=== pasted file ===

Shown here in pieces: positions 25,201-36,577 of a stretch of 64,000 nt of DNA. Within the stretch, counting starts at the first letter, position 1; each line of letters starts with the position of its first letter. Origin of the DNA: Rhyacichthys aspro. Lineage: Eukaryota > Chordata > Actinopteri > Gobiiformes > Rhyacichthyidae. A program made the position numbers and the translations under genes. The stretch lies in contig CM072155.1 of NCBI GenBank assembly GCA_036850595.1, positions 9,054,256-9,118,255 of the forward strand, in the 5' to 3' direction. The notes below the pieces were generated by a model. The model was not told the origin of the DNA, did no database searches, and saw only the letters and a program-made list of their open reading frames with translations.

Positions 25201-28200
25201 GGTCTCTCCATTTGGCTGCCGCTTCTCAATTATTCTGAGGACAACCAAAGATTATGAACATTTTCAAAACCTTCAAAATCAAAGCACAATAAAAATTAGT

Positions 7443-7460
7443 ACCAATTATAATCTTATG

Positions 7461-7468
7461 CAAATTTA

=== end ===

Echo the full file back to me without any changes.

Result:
Shown here in pieces: positions 25,201-36,577 of a stretch of 64,000 nt of DNA. Within the stretch, counting starts at the first letter, position 1; each line of letters starts with the position of its first letter. Origin of the DNA: Rhyacichthys aspro. Lineage: Eukaryota > Chordata > Actinopteri > Gobiiformes > Rhyacichthyidae. A program made the position numbers and the translations under genes. The stretch lies in contig CM072155.1 of NCBI GenBank assembly GCA_036850595.1, positions 9,054,256-9,118,255 of the forward strand, in the 5' to 3' direction. The notes below the pieces were generated by a model. The model was not told the origin of the DNA, did no database searches, and saw only the letters and a program-made list of their open reading frames with translations.

Positions 25201-28200
25201 GGTCTCTCCATTTGGCTGCCGCTTCTCAATTATTCTGAGGACAACCAAAGATTATGAACATTTTCAAAACCTTCAAAATCAAAGCACAATAAAAATTAGT

Positions 7443-7460
7443 ACCAATTATAATCTTATG

Positions 7461-7468
7461 CAAATTTA